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Is there a lack of representation for Jewish people in film and television?

Antisemitism has substantially increased in the last few years, from the failure to dismantle negative stereotypes that permeate Jewish identities

By Evelyn Heis, First Year, English Literature

Antisemitism has substantially increased in the last few years, from the failure to dismantle negative stereotypes that permeate Jewish identities, to the rise in terrorist attacks that have been targeting synagogues and threatening many Jewish lives.

Founded over 3500 years ago in the Middle East, Judaism is known today as one of the first monotheistic religions and tenth largest religion in the world. As of 2019, there were 14.7 million Jews around the world, and though this figure may seem grand, Jews only make up 0.2% of the global population- a figure that has significantly decreased since 1939 and has yet to recover.

Despite the overwhelming evidence that over six million Jewish lives were lost during the Holocaust, 1 in 20 Britons do not believe that the Holocaust ever happened and given that approximately 292,000 Jews live in the United Kingdom, this is increasingly distressing. Last year’s report shows 1,805 of Jews in the UK were victims of antisemitic hate crimes- demonstrating a 7% increase from the previous year and a 330% rise since 2008. More recently, Jews have been blamed for causing the outbreak of the Covid-19 pandemic in order to ‘attain world domination’ or as a Jordanian journalist proposes, as a result of  “the Jews’ concealed hatred for the entire world.” – a severe and ridiculous accusation.

Many of the outdated and unrealistic stereotypes that are associated with Jewish people can heavily affect public perception, especially if they are reiterated in film and television where having a lack of accurate representations can easily lead to misconceptions. Not to mention that a lack of realistic characters to look up to can make it difficult for Jews to form their own identity, given that many of them may not feel represented by what they see on television.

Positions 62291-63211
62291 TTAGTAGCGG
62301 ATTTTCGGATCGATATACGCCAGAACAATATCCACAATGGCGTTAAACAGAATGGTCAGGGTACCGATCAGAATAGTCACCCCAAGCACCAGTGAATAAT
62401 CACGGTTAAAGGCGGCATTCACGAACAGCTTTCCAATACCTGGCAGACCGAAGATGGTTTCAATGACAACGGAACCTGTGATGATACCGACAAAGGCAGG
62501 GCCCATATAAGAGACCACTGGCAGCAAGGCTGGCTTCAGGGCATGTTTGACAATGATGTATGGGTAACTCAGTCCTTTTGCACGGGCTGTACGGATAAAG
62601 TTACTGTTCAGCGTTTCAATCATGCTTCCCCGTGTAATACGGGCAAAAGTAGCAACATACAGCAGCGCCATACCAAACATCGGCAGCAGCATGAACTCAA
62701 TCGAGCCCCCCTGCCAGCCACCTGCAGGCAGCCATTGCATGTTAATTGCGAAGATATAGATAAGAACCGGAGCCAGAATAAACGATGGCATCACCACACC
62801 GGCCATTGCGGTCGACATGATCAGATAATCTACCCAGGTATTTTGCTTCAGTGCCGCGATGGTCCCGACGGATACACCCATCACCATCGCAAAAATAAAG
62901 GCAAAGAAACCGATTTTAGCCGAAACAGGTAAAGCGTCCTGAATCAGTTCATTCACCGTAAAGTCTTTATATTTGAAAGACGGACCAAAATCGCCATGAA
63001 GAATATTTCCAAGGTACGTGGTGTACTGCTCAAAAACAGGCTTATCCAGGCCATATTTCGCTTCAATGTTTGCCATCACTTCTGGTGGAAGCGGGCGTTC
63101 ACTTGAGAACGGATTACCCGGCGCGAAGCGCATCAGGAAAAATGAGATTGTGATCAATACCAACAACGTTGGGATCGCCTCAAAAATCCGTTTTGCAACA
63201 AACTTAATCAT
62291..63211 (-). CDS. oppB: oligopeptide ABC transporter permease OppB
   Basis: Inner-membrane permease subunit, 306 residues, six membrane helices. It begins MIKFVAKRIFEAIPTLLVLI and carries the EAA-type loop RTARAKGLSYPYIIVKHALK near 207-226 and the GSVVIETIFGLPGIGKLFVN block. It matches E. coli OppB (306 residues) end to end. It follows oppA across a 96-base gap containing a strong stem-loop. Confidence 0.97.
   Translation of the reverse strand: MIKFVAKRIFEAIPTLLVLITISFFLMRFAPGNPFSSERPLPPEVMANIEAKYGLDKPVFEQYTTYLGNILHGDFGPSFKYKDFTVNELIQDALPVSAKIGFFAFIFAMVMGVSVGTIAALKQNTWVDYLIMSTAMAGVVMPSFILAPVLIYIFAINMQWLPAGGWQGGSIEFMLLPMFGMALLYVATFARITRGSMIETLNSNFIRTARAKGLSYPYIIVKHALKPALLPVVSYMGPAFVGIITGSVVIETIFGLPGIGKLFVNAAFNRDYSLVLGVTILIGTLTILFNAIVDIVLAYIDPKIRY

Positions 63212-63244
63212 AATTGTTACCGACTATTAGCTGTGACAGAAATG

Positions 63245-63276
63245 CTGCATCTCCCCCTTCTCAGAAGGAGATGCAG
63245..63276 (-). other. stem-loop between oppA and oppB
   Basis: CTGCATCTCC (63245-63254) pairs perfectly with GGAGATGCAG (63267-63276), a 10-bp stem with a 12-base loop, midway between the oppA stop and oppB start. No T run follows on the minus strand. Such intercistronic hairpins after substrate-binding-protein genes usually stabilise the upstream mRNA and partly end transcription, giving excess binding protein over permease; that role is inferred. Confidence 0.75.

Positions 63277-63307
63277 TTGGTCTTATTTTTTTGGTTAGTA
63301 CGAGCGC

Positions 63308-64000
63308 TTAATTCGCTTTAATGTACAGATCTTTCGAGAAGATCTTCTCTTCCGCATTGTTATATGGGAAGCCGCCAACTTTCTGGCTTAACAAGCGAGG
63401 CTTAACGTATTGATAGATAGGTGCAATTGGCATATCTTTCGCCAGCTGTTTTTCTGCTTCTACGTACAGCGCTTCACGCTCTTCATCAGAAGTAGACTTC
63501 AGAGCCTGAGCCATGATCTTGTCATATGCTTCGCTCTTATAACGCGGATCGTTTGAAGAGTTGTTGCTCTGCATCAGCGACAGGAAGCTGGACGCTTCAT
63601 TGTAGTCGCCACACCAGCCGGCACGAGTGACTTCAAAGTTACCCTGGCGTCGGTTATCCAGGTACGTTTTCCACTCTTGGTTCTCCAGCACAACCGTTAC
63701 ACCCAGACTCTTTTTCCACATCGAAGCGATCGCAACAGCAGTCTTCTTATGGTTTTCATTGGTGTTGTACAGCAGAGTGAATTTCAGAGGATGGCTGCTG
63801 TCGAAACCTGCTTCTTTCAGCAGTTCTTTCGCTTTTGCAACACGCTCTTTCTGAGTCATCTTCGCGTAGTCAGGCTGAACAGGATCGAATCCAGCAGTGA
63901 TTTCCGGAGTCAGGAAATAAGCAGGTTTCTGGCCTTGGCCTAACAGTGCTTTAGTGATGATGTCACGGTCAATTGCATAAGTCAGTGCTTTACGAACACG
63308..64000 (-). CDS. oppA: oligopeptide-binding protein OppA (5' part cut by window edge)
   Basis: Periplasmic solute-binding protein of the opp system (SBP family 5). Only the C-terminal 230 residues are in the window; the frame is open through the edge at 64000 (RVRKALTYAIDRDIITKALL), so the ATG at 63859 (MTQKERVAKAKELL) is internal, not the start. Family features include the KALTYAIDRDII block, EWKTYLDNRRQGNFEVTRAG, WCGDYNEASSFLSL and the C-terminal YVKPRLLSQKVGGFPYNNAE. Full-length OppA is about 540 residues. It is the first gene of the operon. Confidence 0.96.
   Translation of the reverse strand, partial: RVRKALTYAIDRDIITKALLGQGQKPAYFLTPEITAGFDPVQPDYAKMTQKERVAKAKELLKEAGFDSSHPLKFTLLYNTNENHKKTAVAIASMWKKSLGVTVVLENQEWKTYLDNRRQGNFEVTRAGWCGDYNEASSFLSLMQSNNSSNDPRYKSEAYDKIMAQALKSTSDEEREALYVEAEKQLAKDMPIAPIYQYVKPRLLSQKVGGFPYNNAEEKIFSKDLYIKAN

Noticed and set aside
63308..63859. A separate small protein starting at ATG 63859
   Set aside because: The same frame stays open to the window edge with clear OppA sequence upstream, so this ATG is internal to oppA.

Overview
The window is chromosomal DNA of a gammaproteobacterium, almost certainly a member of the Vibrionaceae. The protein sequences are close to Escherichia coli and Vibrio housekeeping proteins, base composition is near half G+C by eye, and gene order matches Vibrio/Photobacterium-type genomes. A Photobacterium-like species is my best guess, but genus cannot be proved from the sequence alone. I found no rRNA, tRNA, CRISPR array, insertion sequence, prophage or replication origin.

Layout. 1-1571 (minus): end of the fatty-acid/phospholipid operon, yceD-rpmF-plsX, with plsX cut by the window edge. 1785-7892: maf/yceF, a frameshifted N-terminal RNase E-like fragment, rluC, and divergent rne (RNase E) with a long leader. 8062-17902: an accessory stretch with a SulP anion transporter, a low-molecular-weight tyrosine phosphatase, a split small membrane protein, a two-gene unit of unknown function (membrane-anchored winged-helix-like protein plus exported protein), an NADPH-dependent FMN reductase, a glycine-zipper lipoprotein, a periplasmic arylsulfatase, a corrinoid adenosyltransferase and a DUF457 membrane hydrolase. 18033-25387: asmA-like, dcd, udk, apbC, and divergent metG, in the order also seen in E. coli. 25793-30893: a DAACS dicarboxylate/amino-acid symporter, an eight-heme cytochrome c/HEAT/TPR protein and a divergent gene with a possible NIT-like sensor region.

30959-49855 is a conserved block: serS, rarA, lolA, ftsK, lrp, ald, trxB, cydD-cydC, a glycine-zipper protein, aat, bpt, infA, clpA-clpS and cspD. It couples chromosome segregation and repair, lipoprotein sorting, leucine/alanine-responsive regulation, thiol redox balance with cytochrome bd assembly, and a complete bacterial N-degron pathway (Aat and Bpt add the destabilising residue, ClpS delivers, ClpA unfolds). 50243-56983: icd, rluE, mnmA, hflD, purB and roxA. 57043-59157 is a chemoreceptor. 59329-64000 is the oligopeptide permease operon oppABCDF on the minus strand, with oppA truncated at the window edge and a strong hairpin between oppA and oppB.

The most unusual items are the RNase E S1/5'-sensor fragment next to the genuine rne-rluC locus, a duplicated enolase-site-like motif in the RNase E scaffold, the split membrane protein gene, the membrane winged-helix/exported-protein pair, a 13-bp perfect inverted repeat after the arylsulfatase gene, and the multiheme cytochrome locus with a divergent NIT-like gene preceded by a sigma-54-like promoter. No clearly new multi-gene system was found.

Scarlett Johansson comes from an Ashkenazi Jewish family | Courtesy of IMDb

In order to determine how people felt about the current representations for Jewish people in film and television, I decided to conduct an online survey. Overall, I received 221 responses of which 61.1% of people believe that there is not enough representation for Jews in film and television, while 20.8% of them were unsure. When asked to elaborate, over 125 responses stated that there was nowhere near enough mentions of Judaism outside of the US and that their struggle to recall Jewish actors shows that there is a lack of representation.

The most widely mentioned actors were Adam Sandler, Natalie Portman, Scarlett Johansson and Ben Stiller, who happen to have American citizenship and work in the American film industry. While 21.1% could not name any Jewish actors, very few British actors were mentioned other than Daniel Radcliffe and Sacha Baron Cohen. Judaism in the US film industry offers a vast representation for Jews seeing as there is a high density of Jewish people in all aspects of filmmaking, but for there to be a global and wider representation, there needs to be a rise in Jewish screenwriters, actors and directors that can more accurately represent Jewish people, especially from the United Kingdom.